Gene therapy has become an accepted concept for the treatment of a variety of different diseases. In contrast to preclinical models, subjects enrolled in clinical trials, including gene therapy, possess a history of infection with microbes that may influence its safety and efficacy. Especially, viruses that establish chronic infections in the liver, one of the main targets for in vivo gene therapy, raise important concerns. Among them is the hepatitis B virus (HBV), which has chronically infected more than 350 million people worldwide. Here, we investigated the effect of HBV on adeno-associated viral (AAV) vectors, the most frequently applied gene transfer vehicles for in vivo gene therapy. Unexpectedly, we found that HBV greatly improved AAV transduction in cells replicating HBV and identified HBV protein x (HBx) as a key factor. Whereas HBV-positive and -negative cells were indistinguishable with respect to cell-entry efficiency, significantly higher numbers of AAV vector genomes were successfully delivered to the nucleus in the presence of HBV. The HBV-promoting effect was abolished by inhibitors of phosphatidylinositol 3-kinase (PI3K). PI3K was required for efficient trafficking of AAV to the nucleus and was enhanced in HBV-replicating cells and upon HBx expression. Enhancement of AAV transduction was confirmed in vivo using HBV transgenic mice and could successfully be applied to inhibit HBV progeny release.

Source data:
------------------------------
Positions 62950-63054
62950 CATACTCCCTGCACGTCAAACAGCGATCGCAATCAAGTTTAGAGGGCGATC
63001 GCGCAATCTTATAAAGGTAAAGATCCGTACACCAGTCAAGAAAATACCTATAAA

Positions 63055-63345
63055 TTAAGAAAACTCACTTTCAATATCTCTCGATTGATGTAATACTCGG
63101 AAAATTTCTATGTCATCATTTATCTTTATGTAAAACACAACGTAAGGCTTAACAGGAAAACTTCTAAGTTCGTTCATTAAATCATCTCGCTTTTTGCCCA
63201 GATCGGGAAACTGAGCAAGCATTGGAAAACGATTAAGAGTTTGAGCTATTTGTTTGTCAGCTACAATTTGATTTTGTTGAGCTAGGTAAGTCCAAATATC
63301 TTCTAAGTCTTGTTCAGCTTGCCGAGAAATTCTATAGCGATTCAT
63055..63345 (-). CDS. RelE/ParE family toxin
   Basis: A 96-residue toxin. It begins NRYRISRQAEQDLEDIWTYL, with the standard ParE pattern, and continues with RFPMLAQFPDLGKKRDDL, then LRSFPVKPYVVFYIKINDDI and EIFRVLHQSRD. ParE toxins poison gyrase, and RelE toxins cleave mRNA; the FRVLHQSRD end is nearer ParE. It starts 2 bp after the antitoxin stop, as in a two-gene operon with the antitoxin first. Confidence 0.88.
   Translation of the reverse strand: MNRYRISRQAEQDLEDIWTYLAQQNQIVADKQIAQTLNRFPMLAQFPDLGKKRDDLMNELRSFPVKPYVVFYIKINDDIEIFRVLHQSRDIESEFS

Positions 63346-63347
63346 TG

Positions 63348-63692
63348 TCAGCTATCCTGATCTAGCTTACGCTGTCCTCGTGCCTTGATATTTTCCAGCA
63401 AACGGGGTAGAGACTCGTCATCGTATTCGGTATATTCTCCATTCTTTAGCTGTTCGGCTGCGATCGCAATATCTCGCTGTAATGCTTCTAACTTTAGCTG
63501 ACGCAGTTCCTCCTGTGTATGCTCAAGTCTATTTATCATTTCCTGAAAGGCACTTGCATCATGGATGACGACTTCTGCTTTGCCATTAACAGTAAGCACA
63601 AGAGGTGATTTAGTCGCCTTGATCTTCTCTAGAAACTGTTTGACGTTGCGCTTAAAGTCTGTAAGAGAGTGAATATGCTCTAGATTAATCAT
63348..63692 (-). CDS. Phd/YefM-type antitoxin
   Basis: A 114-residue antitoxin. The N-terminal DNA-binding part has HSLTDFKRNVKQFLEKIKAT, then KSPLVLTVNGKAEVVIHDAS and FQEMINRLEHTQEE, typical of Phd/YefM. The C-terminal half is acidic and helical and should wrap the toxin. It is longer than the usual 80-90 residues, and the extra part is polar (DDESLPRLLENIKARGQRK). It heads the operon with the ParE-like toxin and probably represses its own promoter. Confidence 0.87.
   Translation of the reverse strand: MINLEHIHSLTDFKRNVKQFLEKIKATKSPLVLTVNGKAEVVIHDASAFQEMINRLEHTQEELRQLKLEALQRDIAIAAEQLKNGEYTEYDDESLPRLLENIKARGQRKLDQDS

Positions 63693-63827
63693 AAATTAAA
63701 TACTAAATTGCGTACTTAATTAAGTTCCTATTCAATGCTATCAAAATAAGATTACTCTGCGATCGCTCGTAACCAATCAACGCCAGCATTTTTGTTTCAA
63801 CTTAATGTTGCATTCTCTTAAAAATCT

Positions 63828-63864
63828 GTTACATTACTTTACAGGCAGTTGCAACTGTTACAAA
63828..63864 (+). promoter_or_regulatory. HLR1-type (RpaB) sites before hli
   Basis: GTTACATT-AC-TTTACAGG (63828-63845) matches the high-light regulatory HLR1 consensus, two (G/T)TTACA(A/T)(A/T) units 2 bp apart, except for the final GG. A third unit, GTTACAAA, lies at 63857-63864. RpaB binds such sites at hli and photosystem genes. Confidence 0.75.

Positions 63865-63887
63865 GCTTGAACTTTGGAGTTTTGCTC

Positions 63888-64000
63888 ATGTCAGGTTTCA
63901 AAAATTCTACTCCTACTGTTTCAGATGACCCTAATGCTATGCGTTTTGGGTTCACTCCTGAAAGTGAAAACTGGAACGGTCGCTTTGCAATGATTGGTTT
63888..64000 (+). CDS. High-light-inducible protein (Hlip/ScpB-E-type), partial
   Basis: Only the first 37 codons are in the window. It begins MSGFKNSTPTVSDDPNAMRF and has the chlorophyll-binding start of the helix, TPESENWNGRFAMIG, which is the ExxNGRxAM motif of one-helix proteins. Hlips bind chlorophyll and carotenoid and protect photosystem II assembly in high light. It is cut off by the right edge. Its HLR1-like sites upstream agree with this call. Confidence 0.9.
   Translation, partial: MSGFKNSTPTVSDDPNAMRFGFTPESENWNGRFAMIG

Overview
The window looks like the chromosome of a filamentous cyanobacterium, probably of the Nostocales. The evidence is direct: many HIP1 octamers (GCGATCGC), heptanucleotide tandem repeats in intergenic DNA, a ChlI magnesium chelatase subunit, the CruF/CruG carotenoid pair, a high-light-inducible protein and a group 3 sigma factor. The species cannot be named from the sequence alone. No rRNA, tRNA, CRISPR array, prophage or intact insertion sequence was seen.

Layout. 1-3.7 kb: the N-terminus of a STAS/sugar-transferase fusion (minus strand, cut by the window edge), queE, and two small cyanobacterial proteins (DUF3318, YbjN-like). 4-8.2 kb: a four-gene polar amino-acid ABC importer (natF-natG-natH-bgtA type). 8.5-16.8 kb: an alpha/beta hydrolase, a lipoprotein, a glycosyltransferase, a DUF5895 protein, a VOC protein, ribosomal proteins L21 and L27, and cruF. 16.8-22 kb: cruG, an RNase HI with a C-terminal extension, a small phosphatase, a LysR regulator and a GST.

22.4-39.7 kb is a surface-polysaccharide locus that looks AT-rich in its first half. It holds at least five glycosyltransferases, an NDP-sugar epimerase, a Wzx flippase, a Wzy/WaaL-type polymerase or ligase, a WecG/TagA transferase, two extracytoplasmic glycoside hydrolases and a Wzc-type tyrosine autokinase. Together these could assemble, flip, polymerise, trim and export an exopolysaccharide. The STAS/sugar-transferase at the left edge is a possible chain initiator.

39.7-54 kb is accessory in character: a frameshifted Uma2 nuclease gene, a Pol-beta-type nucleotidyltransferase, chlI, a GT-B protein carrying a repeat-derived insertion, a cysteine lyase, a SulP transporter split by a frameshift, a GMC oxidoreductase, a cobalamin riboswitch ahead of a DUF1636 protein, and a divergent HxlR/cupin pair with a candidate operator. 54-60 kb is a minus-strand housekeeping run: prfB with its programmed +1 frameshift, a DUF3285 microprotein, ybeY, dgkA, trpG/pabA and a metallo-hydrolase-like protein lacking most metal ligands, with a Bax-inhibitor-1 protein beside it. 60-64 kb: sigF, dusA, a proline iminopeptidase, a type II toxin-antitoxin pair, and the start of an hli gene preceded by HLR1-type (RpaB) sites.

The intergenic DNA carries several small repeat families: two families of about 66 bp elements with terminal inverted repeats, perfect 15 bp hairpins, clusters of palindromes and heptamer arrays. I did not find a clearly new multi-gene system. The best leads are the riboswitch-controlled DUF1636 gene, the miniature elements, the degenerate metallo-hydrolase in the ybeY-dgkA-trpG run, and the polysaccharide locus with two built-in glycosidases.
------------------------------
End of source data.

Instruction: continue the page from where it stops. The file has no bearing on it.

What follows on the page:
Conclusion: Our results demonstrate that acute, as well as chronic, infections with unrelated viruses change the intracellular milieu, thereby likely influencing gene therapy outcomes. In the case of HBV, HBx-mediated enhancement of AAV transduction is an advantage that could be exploited for development of novel treatments of HBV infection.
© 2014 by the American Association for the Study of Liver Diseases.